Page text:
Just this last Father’s Day, my kids and I visited the Tribes Alehouse down I-80 a ways in Mokena, Illinois. I ordered a flight of beers for sampling and one of the 4-ounce glasses contained a beer called Summer Solstice from Anderson Valley out of Boonville, California. I remember that it tasted like a beer with some cream soda added.
Each successive week, I searched for that beer at the LBSes in town with no success. Finally, last Friday I was in the Morris Beer Store and spotted Solstice in cans on the shelf. That was great. I’m glad that craft breweries are starting to can their beers. They make much less noise getting dumped during Monday morning garbage pickup than bottles do.
This particular sixpack had one of those hard plastic “new style” carrier jobbies holding all the boys together. This would be a great opportunity to not only review the beer, but also to examine the carrier up close and see what it was like to release a can. “Be careful what you wish for” never entered my head.
The cans featured an image of a bear with deer antlers drinking from a stream. At the top of each can was the saying, “Bahl hornin’ since 1987.” Must be some inside joke.
While researching this beer on the Web, I came to find out that this beer was a cream ale in style and the local dialect inherent to Boonville in northern California, called Boontling. Bahl hornin’ translates to Good drinkin’. The brewer’s video near the end of this post goes a little bit into what Boontling sounds like.
I didn’t particularly like the hard plastic sixpack carrier. The cans seemed to be pressed into it. I found it difficult to extract the first can by hand and resorted to a screwdriver assist. I know many craft brewers are now canning their beers and many sixpacks on the shelves across the country have this very same plastic carrier. I’d bet that an old-fashioned churchkey can opener would do the trick in releasing each can by using the little finger on the rounded end. And I suppose these hard plastic carriers would have little chance of getting around a seabird’s neck.
After finally extracting the first can, I popped the top and poured the beer into one of my favorite glasses, the Perfect Pint.
The pour yielded a massive head, one that I had to wait on before taking the first sip. The liquid was a beautiful dark amber almost brown-orange in color and micro-bubbles rose from within. The beer had a slight cloudiness to it. The head was slightly tan but mostly off-white and seemed to dissipate rather quickly. The aroma was slight and nondescript.
The first sip had a real nice body to it and I received a nice slug of sweetness before I even swallowed. A nice malty note followed and then there it was. That hint of cream soda that I remembered. There was nary a sting as the swallow went down. By the third sip, the head was gone and so was the cream soda. Going to keep my eye out for some of this:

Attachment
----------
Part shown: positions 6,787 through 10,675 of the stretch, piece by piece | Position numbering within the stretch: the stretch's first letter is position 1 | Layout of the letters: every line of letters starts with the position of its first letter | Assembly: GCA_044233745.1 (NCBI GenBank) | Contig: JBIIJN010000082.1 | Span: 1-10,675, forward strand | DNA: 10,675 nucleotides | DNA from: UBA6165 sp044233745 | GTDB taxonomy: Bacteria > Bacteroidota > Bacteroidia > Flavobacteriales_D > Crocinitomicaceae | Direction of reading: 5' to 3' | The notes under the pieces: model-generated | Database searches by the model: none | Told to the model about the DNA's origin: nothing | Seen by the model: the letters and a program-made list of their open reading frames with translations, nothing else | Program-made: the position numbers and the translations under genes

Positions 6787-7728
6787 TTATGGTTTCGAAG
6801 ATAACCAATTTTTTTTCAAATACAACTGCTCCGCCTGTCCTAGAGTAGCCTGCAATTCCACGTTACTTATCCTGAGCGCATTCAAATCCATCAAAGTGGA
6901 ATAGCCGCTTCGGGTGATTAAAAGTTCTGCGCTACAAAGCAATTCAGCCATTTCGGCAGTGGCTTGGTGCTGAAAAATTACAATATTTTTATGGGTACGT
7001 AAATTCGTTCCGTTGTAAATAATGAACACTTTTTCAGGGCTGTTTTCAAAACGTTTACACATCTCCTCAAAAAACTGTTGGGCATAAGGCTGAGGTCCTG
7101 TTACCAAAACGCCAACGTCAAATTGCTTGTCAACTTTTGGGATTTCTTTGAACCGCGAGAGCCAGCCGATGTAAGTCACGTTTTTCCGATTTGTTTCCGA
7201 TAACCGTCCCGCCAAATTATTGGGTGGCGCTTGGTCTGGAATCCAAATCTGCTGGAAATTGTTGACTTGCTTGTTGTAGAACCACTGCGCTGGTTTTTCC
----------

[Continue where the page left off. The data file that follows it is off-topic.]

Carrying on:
The malt taste in this beer had a unique taste. I was reminded of Abita’s Turbodog. The odd malt flavor, however, was not as bold as Turbodog’s was but it was there. Maybe that was a tad bit of caramel that I tasted, I dunno. A little bold in the mouthfeel department for what many consider a summer slammer, a real easy drinker, a session beer if you will, weighing in at 5% alcohol.
There was absolutely no hop presence in any sip. The Anderson Valley website indicates that this beer has 4 IBUs. Hmm. That might be two hop pellets in a 5-gallon kettle. Probably the minimum requirement for a liquid to be called beer. With the head leaving early, there was no lacing on the glass to speak of.
Looking over the BJCP style for this category, this Solstice beer hit on some points and missed on others. It hits on the ABV, being at the high end of the scale. It missed the minimum spec for IBUs by 11. It nailed the lack of head retention and overdid the malt character. But what the hell. Ya brew the beer you want to brew and let someone else classify it.
Sip after sip the beer went right down the hatch. Every so often I’d get a little hint of cream soda but it was fleeting. The dominating force in this beer was the malt with its slightly off the wall flavor profile. It was almost British. I had expected this taste to rival Leinenkugel’s Summer Shandy wherein the cream soda would stand in for the lemonade. Nope. Close but no cigar. It was merely a summer malt beverage with no head. I wish I had some memory of Little Kings cream ale so I had something to compare the taste to, but that was a long time ago, back when I was more of a beer noob than I am now.
My overall impression is that this is a decent beer. It’s best to drink this while the beer is super cold. It’s not quite the summer slammer lawnmower beer just for the fact that the heavy malt bill may start to wear on the drinker after a few cans. It would be interesting to revisit Turbodog and Little Kings and compare them to this beer. (Hmm. Little Kings comes in an 8-pack of 7-ounce bottles. The drinker is slighted 16 ounces versus a normal sixpack.)
Pick up this beer if you want to verify your tasting experience with mine. At almost 10 bucks and a recalcitrant plastic carrier, your beer bucks are better spent on a different style of beer from this brewery.
Taste: Unknown malts with a catcher’s mitt thrown into the boil.
Smoothness: Creamy, smooth with no surprise ending.
Drinkability: The malts are talking me into drinking something else.
Bang for the buck:
Paid price: $9.49
Get it again? Don’t think so.
Brewer’s website – age verification
Wife’s all-encompassing opinion: Cloudy. Not really red. (sniff) Kinda strange. (sip) I can’t place the taste. (sip) A kinda watered-down something. (sip) Like watered down fruit juice. (If you’re going to get some chocolate, get me some.)
Video review from jerichomccune
Anderson Valley Brewery tour and a little bit of Boontling